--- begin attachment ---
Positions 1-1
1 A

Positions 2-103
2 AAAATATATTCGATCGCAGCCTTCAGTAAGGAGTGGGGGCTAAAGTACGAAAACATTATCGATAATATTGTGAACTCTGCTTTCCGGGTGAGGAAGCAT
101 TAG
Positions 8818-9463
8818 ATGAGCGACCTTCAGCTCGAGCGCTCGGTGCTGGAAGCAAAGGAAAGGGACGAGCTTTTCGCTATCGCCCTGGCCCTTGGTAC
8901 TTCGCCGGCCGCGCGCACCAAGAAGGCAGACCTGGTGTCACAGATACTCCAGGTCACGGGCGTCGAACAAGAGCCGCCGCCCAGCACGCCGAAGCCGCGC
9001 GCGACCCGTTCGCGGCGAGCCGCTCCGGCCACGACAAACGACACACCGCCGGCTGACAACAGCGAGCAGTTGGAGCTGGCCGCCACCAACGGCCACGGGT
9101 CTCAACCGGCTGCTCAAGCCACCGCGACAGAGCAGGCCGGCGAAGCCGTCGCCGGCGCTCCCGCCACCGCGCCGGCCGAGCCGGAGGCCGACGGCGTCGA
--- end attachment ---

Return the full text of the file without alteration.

Positions 1-1
1 A

Positions 2-103
2 AAAATATATTCGATCGCAGCCTTCAGTAAGGAGTGGGGGCTAAAGTACGAAAACATTATCGATAATATTGTGAACTCTGCTTTCCGGGTGAGGAAGCAT
101 TAG
Positions 8818-9463
8818 ATGAGCGACCTTCAGCTCGAGCGCTCGGTGCTGGAAGCAAAGGAAAGGGACGAGCTTTTCGCTATCGCCCTGGCCCTTGGTAC
8901 TTCGCCGGCCGCGCGCACCAAGAAGGCAGACCTGGTGTCACAGATACTCCAGGTCACGGGCGTCGAACAAGAGCCGCCGCCCAGCACGCCGAAGCCGCGC
9001 GCGACCCGTTCGCGGCGAGCCGCTCCGGCCACGACAAACGACACACCGCCGGCTGACAACAGCGAGCAGTTGGAGCTGGCCGCCACCAACGGCCACGGGT
9101 CTCAACCGGCTGCTCAAGCCACCGCGACAGAGCAGGCCGGCGAAGCCGTCGCCGGCGCTCCCGCCACCGCGCCGGCCGAGCCGGAGGCCGACGGCGTCGA